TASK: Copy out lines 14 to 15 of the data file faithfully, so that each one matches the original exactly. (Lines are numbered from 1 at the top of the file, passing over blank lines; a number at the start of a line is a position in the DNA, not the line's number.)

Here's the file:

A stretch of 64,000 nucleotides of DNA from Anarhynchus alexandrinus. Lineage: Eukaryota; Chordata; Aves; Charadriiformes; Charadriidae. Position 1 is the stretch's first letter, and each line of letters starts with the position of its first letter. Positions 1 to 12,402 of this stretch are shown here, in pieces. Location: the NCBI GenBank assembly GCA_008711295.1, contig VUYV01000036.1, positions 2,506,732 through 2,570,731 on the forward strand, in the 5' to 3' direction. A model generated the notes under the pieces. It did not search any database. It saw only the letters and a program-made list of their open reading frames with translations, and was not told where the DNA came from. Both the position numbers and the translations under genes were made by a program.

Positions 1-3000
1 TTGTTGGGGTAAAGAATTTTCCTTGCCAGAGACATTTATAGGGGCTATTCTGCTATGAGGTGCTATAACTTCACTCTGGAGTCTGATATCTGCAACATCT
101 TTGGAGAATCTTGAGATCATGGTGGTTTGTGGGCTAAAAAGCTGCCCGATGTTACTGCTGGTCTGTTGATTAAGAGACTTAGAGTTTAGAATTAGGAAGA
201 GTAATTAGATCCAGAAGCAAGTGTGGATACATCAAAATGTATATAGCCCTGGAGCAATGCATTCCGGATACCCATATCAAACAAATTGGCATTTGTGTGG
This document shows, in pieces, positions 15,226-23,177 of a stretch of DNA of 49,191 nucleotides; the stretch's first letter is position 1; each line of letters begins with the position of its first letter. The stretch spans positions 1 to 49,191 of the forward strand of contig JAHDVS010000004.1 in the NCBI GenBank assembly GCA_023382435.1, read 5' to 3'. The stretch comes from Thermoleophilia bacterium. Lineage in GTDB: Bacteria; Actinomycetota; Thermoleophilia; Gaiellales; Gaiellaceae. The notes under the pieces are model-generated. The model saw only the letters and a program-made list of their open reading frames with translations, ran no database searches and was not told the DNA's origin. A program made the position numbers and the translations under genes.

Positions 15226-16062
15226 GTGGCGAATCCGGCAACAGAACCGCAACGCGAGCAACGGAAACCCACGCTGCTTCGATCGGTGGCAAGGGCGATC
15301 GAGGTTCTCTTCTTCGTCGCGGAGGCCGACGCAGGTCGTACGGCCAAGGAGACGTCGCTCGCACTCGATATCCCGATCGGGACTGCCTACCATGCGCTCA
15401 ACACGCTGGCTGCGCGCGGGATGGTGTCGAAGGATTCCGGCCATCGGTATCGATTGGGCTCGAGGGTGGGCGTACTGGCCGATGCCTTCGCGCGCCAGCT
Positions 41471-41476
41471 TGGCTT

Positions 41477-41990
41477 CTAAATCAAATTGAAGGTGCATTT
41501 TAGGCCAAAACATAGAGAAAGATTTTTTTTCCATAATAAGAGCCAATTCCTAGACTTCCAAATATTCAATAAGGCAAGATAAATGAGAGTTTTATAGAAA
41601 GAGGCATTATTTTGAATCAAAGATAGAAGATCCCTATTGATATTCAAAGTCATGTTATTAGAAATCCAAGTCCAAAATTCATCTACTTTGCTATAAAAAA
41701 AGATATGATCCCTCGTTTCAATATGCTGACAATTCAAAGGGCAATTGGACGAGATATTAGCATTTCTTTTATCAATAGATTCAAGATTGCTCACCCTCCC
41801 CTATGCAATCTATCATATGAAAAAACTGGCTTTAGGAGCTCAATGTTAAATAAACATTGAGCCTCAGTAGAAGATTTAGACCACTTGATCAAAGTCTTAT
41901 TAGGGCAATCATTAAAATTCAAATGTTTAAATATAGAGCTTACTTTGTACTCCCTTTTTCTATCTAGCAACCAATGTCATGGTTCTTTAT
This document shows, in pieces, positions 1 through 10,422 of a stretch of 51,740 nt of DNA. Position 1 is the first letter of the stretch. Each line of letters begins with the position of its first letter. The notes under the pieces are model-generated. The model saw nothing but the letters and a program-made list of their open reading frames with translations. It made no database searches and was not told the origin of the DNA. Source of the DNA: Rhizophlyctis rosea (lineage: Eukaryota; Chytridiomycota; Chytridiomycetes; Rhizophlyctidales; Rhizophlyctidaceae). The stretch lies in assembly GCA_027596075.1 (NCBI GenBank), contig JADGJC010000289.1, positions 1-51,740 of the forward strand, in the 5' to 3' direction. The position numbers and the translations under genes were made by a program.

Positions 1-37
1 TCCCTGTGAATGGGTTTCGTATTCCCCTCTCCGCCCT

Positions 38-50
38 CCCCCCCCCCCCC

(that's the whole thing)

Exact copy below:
41477 CTAAATCAAATTGAAGGTGCATTT
41501 TAGGCCAAAACATAGAGAAAGATTTTTTTTCCATAATAAGAGCCAATTCCTAGACTTCCAAATATTCAATAAGGCAAGATAAATGAGAGTTTTATAGAAA